Aging is a multifaceted process that encompasses changes in cellular quality control, antioxidant and anti- inflammatory mechanisms as well as in the overall cellular metabolism. The activity of mitochondria is tightly associated with the aging process. Decline in mitochondrial function results in a decrease in cellular oxidative capacity, an increase in the production of reactive oxygen species (ROS), and a corresponding increase in the mutation rate of mitochondrial DNA. The electron transport chain (ETC) plays an essential role in the observed metabolic effects of aging and comprises four multimeric complexes: complex I [CI, NADH:ubiquinone oxidoreductase], complex II [CII, succinate dehydrogenase], complex III [CIII, ubiquinol-cytochrome c oxidoreductase] and complex IV [CIV, cytochrome c oxidase]. With the exception of CII that is fully nuclear encoded, the ETC complexes (CI, CIII and CIV) contain both nuclear and mitochondrial encoded subunits. Of the 13 proteins encoded by mitochondrial DNA (mtDNA), 11 are components of the respiratory chain while the other two are membrane subunits of the F-ATPase. The interaction between the ETC complexes as they form higher order assemblies, known as supercomplexes, are hypothesized to minimize the production of ROS by optimizing the flow of substrates between enzymes. Previous studies have shown a moderate decrease in the activity of the individual complexes and amount of supercomplexes with age, but this does not fully account for the observed mitochondrial dysfunction. We hypothesize that the specific conformation of the supercomplexes changes with age and thereby the efficiency of the interaction between complexes decreases. Some of the potential structural changes, including those of lipid molecules tightly bound to CI and CIII, are not easily detectable using current biochemical methods. We propose to investigate the 3D structures of the CI1CIII2CIV supercomplex using electron microscopy to elucidate the role of aging on the strength of interactions between these complexes. In this process, methods for the purification of supercomplexes from heart muscle of both young and old mice will be optimized and the activities and ratios of single enzymes and enzymes integrated into supercomplexes will be quantified. Additionally, we propose to investigate the 3D structures of transient mitochondrial respiratory chain supercomplexes. Determination of the structural differences will aid in understanding the decline of energy metabolism with aging. Completion of the proposed aims will provide a solid foundation for future studies to dissect how modest architectural differences in supramolecular organization can lead to extreme functional defects and will reveal novel means to combat senescence.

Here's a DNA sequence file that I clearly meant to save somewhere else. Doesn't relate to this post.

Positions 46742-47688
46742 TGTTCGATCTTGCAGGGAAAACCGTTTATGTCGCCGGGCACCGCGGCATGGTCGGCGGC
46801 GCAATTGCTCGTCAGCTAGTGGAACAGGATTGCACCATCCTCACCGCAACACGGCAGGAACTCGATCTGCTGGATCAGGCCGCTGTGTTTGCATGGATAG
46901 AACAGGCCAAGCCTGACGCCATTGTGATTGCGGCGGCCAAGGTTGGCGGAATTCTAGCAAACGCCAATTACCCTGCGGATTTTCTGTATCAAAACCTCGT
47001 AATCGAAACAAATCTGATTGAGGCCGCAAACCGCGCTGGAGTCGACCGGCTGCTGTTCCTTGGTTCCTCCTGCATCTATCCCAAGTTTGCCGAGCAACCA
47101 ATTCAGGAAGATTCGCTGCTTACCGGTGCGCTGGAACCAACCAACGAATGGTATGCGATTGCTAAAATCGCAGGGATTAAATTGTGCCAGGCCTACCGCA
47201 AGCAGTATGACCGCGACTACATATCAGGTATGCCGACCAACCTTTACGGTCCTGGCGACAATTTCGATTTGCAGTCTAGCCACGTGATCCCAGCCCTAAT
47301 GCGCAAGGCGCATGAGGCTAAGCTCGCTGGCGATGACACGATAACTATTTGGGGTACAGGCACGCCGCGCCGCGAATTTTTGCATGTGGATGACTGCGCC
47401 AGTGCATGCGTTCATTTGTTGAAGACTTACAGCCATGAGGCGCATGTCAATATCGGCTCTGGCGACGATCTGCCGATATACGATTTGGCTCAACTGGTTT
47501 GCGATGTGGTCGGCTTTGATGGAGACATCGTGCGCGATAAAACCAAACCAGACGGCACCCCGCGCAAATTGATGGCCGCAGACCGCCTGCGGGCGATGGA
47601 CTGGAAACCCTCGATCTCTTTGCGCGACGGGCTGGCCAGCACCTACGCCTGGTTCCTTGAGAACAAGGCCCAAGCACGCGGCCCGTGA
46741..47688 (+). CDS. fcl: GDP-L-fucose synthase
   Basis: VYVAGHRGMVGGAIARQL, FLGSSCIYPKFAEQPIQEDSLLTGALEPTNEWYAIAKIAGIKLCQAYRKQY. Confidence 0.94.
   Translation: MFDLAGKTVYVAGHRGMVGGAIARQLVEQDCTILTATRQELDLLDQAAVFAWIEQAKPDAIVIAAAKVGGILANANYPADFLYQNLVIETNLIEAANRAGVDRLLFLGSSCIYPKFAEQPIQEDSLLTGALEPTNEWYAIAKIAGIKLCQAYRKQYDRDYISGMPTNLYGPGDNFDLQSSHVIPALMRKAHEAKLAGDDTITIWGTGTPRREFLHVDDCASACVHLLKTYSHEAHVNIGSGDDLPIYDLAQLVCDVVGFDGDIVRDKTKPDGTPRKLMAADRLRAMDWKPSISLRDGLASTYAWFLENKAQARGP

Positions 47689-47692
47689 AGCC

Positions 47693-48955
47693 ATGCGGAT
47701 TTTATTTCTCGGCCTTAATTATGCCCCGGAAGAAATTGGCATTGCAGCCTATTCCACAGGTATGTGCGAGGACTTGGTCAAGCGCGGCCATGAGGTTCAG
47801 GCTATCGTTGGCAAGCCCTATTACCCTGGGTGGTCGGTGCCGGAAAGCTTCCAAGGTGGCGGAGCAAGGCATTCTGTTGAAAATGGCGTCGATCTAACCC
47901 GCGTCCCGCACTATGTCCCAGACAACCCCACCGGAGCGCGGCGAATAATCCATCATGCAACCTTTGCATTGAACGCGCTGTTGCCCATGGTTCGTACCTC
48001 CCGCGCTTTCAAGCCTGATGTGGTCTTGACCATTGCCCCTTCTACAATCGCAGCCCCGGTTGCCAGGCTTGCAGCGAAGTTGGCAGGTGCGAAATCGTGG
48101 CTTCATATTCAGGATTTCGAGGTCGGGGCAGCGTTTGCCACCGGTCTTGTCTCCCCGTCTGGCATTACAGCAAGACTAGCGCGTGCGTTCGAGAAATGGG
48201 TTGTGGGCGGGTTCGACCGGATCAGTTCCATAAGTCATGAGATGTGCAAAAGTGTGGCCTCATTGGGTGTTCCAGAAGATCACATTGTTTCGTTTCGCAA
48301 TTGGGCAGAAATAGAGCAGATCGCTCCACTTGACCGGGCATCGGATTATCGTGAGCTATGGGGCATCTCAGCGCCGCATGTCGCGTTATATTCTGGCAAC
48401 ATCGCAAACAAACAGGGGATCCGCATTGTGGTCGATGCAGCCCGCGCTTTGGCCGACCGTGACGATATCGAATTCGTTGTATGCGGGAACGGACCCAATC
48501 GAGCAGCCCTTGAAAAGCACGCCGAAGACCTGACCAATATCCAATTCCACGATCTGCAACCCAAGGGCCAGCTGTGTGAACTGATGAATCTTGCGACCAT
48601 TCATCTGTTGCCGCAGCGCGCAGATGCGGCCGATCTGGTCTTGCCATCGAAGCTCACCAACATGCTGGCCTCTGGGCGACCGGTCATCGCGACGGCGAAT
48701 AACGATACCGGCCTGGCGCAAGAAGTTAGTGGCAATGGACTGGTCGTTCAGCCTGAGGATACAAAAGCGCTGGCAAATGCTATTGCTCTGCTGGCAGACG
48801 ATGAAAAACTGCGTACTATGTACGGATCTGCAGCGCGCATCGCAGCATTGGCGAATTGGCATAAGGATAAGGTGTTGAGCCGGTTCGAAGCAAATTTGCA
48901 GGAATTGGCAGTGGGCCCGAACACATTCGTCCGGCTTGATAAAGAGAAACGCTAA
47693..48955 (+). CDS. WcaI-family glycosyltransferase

The life expectancy of Americans is increasing, so is the importance of the research and treatment of aging- related diseases. This research focuses on the structure of mitochondrial supercomplexes, which are essential for maintaining the metabolic balance of cells and for preventing the accumulation of oxidative damage, both hallmarks of aging. The results of this research will aid in the development of treatments for age-related diseases by providing a foundation on the interactions and stability of these supercomplexes.